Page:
The $1M ARR Bootstrapped Startup Competing Against Google
Plausible is a lightweight, open-source, and privacy friendly alternative to Google Analytics. Completely bootstrapped and earning over $100k/mo
It’s hard to go up against Google.
It’s even harder going against Google while bootstrapping your product.
But that’s exactly what Plausible Analytics has been doing. They’ve been creating an easy-to-use, lightweight, and privacy-friendly alternative to Google Analytics.
Today, Plausible Analytics does over $1M in ARR with only four team members and no paid marketing costs. They serve over 120,000 websites and have over 10,000 customers.
But for the first year after launching, Plausible only reached $400 MRR. Just 12 months later, they increased this to $13,576 MRR.
Here’s how they bootstrapped a Google competitor to $1M ARR👇
Building a better analytics
Back in late 2018, Uku Taht had to integrate Google Analytics into his website. While doing so, he noticed a few things:
Google Analytics has a steep learning curve. There’s a lot of complexity in finding a simple page view.
The code snippets to install GA on your website were quite large and affected the performance
Alternative solutions seemed to be barebone and lacked enough features
Uku valued privacy and didn’t want analytic tools to track user data
He shared his thoughts on building an analytics tool that can solve these issues and shared it with the Twitter and Indie Hacker community. Within hours, 20 to 30 people responded suggesting they would be interested in something similar.
His side project was validated.
Four months later, Uku prototyped and launched the first version of Plausible
From $400 MRR to $13,576 MRR in 12 months
Despite the positive reception early on, it took Uku nearly 12 months to go from 0 → $400 MRR.
Uku knew one thing, he wasn’t great at marketing and wanted to focus his time on product development.
This led him to ultimately partner with Marko Saric to handle the marketing side while Uku continued to focus on shipping features.
When Marko stepped in on March 16, 2020, he noticed one thing immediately: there weren’t enough people visiting the site consistently.
To change this, Marko did a few things:
Revamp the product brand’s positioning by directly comparing it to a Google Analytics alternative instead of a “new analytics tool with XYZ features”.
Get the brand in front of people’s eyes via Twitter (which has a strong presence of “tech” people).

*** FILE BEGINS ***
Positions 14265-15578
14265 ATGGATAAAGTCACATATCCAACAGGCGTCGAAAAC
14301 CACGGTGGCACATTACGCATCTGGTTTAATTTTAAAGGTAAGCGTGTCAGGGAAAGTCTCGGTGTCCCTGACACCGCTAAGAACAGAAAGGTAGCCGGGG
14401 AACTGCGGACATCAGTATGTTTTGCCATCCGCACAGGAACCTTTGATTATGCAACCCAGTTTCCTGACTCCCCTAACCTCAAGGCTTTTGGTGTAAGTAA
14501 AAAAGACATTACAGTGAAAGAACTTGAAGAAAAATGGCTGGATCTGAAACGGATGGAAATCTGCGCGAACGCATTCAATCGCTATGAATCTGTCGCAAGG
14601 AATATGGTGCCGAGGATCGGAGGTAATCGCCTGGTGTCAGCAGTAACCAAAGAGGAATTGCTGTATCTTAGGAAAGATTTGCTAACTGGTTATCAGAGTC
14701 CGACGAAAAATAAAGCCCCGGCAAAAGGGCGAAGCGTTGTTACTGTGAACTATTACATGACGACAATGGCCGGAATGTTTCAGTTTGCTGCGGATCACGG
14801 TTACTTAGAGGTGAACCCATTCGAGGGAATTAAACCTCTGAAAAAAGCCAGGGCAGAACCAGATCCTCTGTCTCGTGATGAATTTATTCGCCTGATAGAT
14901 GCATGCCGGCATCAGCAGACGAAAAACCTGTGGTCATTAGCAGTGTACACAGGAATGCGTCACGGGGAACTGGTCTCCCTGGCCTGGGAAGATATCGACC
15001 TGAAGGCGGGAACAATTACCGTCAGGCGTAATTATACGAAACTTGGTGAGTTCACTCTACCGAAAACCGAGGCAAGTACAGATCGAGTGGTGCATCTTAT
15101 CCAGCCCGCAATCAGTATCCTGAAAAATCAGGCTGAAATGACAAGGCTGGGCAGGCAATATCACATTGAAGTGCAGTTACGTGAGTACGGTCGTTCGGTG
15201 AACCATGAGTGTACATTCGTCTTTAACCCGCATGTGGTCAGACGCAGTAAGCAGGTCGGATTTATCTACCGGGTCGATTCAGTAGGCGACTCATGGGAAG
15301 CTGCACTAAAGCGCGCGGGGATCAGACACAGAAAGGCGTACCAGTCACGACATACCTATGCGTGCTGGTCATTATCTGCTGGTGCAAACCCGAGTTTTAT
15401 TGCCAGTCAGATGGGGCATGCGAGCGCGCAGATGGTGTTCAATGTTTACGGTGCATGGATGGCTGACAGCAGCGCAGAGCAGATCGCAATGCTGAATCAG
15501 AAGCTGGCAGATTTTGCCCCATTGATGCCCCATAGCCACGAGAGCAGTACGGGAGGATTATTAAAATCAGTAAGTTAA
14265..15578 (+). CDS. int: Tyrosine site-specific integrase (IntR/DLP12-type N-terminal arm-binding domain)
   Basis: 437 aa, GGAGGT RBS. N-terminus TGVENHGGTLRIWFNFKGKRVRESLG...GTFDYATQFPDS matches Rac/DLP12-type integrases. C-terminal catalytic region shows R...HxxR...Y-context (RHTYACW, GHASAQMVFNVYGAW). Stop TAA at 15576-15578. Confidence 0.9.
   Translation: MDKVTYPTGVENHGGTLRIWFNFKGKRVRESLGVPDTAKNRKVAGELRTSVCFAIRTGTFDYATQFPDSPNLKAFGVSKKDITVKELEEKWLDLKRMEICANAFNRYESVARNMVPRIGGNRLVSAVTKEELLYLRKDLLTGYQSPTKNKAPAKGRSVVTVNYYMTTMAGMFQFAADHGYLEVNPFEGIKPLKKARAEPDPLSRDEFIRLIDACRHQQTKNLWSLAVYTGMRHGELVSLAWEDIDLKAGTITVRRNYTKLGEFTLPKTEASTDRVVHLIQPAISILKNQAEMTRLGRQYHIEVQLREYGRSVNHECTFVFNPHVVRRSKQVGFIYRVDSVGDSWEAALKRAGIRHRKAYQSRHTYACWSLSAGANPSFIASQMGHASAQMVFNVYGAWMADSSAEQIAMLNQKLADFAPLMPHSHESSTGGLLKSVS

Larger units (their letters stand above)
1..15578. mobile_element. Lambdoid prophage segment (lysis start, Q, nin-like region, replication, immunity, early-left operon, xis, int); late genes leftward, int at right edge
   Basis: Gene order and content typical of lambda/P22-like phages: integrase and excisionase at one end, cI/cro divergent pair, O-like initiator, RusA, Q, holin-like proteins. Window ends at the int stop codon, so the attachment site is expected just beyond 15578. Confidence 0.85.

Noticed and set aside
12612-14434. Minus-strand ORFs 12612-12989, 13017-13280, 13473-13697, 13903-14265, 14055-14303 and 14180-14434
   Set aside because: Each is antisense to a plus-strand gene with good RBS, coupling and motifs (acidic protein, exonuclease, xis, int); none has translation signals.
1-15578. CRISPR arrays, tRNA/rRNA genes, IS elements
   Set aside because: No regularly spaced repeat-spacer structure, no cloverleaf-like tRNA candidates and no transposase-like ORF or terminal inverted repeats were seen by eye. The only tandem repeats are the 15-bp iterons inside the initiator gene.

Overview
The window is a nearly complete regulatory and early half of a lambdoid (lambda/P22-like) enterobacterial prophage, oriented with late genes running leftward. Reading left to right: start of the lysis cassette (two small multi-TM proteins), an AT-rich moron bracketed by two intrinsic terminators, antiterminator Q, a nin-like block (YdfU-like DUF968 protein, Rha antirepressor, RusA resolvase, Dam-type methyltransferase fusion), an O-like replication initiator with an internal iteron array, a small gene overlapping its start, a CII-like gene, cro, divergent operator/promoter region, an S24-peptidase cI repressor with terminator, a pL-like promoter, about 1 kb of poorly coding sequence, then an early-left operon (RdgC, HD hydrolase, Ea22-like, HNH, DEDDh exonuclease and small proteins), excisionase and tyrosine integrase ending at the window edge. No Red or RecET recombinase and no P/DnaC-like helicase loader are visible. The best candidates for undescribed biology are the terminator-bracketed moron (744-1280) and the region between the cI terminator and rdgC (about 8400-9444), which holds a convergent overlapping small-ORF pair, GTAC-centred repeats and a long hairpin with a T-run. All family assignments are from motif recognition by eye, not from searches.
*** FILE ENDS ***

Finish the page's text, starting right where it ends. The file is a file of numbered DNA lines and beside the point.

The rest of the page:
Marko set up a TweetDeck with 10+ columns and would actively engage in conversations surrounding topics related to Google Analytics.
Keyword monitoring for sites like Reddit and Hacker News with tools like F5Bot.
A clear brand positioning from their “revamp”
But the biggest was their investment in content marketing. The first blog post published titled “Why you should stop using Google Analytics on your website” brought in over 25,000 people onto their website in a single day after reaching the top of HackerNews.
They more than doubled their MRR and received the most traffic and trial signups they have ever seen.
And they continued to invest nearly all of their marketing efforts around this. Here are some of their most popular posts (all traffic is public which is super cool!):
Plausible: Self-Hosted Google Analytics alternative (124,000 views)
How to pay your rent with your open source project (110,000 views)
What makes Plausible a great Matomo alternative (75,000 views)
58% of Hacker News, Reddit, and tech-savvy audiences block Google Analytics (60,000 views)
How we bootstrapped our open source Google Analytics alternative to 500k ARR (30,000 views)
Cloudfare Web Analytics vs Plausible (29,000 views)
Comparing website speeds using different analytic tools (19,000 views)
Client-side vs server-side analytics (15,000 views)
After 3 years, Plausible reached over 11 million page views and had over 3 million unique visitors. While their main source of visitors is now direct traffic, their commitment to publishing content provided great early traction/SEO
Learnings from Marko and Uku’s Journey
Marko and Uku are very transparent about their journey and some of the things that work and didn’t work. Here’s a summary of some of the most helpful advice:
Focus on building new features that add value and people will want to recommend. Product-led growth is the end goal.
There’s no need to invest in every social channel. Plausible Analytics only had Twitter and Mastodon.
You don’t need a big following to produce viral content. Share every post, update, etc on forums and socials.
A free trial is important when the main competitor, Google Analytics, is free. People aren’t used to paying for this product. Plausible’s trial doesn’t even require a credit card.
There’s a global opportunity because Google Analytics is on 90% of the websites. Each update to Google Analytics, such as privacy or changing features, is an opportunity to convert users (their Google-related blog content did really well). Brand positioning against GA was extremely important.
Simple pricing based on page views and traffic allowed for minimal support overhead and easy conversion.
The only way to build "valuable features” is by handling customer support. No AI/chatbot is used and the team tries to answer every question.
You don’t need to create a unique idea. You can just improve a current one.
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